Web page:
Tuesday, May 5, 2015

God-centred, Integrative and Expansive: Book Review of Tim Chester's Mission Matters: Love Says Go

Tim Chester's new book is an excellent introduction to mission. Tim has the gift of writing theology that is both thoroughly biblical and winsomely engaging.


Mission Matters is God-centred because it is biblical and theological. Tim draws his missiology from the Bible by expounding the Bible's grand storyline and showing how mission is first and foremost God's project. "The starting point is this," he writes: "God the Father loves his Son" (p. 17). Mission, then, is at the heart of who God is, in the relationships of the Father, Son and Holy Spirit. It is not first of all what we are to do but what God already does. And because the Son sends us (John 20:21) we share in his mission. Few mission books are as carefully theological but this one is so without being obtuse in its language. It is a great example of writing that is thoroughly Bible-centred and readable.


Tim has written before on the important topic of the relationship of evangelism and social action (Good News for the Poor). He follows the same track here arguing for a broad definition of mission while giving gospel proclamation a central position in that paradigm. Tim's later work (e.g. Total Church) comes through too with an emphasis on the role of the gospel community in mission: "Sustainable Christian evangelism or discipleship or development or social action all require sustainable Christian communities. Without a local church, whatever you do will end when you go" (p. 90). Amen to that.


There is a major problem with a lot of mission writing these days. With the collapse of Christendom there has been a much-needed rethinking about mission resulting in a renewed appreciation that the West is also a mission-field. So mission is from everywhere to everywhere. Churches in the West, then, need to be mission-minded in their posture to the ambient society. In short, they need to be 'missional'. All well and good. But some writers have been so taken with this new paradigm that they have all but abandoned the needs of vast numbers of people who inhabit far less spiritually salubrious locations than, say, the UK. After all, we have neighbours who need the gospel. Indeed, but that is only part of the ongoing story. Tim doesn't fall into this pitfall and argues that mission must be 'Everywhere with the unreached as the priority' (chapter 8). I would have liked to see a bit more on what this means on the ground but the task is clearly stated nonetheless.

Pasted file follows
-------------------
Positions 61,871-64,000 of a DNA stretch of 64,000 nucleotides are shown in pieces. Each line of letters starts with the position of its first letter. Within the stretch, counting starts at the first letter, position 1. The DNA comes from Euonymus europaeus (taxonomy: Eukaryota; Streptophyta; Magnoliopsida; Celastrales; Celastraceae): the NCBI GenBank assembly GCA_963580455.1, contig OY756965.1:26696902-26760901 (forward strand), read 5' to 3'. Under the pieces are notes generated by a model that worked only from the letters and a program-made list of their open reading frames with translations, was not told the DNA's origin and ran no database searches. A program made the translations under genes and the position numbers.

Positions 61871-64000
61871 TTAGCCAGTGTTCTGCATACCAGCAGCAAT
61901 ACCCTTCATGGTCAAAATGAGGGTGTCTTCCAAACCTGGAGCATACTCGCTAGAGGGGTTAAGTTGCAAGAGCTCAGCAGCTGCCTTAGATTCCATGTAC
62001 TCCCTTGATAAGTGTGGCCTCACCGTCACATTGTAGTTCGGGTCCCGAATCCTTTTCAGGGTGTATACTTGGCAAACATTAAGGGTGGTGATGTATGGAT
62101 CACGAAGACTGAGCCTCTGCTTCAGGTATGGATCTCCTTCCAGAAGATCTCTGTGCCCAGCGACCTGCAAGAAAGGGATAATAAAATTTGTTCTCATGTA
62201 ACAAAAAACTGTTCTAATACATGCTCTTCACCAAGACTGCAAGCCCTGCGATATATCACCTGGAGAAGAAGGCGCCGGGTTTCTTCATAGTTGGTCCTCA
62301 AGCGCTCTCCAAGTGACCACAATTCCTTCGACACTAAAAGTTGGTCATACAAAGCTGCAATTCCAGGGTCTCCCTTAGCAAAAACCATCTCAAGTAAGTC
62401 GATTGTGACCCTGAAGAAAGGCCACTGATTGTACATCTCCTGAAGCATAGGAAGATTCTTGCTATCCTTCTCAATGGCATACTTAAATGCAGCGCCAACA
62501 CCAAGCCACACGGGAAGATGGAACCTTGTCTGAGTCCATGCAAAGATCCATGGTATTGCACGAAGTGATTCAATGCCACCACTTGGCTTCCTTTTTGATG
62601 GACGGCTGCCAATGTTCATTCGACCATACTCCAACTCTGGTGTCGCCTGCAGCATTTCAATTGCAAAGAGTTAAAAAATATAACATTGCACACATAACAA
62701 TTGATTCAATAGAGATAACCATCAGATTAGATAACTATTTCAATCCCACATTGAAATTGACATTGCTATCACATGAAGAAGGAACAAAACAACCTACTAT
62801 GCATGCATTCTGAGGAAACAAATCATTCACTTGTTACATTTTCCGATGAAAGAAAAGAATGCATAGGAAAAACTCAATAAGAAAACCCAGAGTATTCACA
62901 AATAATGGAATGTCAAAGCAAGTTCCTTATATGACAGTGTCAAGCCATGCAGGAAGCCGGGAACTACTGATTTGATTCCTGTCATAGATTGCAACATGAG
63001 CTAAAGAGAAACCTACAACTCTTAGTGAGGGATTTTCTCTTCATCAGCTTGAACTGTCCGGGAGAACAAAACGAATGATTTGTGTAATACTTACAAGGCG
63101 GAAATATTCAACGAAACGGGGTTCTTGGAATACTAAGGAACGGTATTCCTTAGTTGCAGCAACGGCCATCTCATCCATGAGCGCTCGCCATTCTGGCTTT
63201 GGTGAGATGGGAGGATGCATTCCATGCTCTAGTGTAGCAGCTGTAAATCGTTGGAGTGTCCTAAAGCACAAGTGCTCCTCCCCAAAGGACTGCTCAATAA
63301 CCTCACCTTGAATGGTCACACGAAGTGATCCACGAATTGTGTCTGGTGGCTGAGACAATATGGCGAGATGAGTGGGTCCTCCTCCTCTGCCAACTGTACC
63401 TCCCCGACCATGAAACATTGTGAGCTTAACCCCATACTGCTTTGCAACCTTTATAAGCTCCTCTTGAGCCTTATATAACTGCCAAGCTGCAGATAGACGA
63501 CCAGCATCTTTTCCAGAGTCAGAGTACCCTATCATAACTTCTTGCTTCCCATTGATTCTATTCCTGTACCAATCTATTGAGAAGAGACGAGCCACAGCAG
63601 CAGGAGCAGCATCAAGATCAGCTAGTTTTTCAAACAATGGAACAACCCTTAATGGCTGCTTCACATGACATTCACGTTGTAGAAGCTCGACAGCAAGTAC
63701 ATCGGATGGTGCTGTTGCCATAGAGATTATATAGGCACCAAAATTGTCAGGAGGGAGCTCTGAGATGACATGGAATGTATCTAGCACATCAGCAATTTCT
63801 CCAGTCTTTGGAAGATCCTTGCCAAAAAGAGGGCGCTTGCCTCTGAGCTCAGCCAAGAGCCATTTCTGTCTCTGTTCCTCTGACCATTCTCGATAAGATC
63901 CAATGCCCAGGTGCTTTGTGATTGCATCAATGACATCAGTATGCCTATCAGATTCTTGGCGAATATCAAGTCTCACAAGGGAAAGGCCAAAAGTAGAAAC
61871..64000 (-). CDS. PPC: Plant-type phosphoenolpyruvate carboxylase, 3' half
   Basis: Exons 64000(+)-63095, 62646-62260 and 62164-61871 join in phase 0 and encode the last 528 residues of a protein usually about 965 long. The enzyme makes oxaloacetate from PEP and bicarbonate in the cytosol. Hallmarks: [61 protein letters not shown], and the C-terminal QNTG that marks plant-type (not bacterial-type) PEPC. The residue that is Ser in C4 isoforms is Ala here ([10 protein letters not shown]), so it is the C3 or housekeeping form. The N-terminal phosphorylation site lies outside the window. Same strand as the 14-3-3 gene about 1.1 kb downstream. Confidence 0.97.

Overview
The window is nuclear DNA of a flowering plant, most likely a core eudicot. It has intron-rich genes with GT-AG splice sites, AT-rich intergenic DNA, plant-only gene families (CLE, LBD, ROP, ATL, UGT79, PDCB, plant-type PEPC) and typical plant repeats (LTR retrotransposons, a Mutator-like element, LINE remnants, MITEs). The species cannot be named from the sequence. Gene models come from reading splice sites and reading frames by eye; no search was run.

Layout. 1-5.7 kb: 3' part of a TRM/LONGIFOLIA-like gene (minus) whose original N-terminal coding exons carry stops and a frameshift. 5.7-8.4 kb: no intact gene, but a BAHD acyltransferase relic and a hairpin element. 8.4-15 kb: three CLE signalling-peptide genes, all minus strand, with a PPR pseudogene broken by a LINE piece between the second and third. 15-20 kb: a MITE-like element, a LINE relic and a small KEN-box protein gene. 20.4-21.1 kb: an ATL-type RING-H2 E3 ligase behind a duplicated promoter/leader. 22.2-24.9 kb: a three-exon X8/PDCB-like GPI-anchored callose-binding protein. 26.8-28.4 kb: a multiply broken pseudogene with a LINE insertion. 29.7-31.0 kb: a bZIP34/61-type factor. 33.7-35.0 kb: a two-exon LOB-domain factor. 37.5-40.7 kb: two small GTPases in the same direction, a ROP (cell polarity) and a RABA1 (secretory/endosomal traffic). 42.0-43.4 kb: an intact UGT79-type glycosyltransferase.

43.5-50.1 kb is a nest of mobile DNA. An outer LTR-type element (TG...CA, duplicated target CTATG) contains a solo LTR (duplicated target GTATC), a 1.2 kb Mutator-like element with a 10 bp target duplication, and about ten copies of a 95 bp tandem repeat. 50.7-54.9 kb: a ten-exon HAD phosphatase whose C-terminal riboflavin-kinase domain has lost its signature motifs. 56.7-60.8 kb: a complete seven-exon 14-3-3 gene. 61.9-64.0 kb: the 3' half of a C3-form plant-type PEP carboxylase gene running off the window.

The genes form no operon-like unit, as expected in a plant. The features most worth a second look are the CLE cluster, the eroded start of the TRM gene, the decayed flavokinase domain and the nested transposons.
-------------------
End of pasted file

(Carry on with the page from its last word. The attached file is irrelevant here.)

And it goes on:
Two small criticisms:

  1. it is odd that the publishers chose to use a title that was already used recently by Kieran Beville (see my review here);
  2. the frequent references to stories of missionaries who have been associated with the Keswick Convention got a bit tiresome to me, but then the book was written as part of a series for the Keswick movement so what would one expect?

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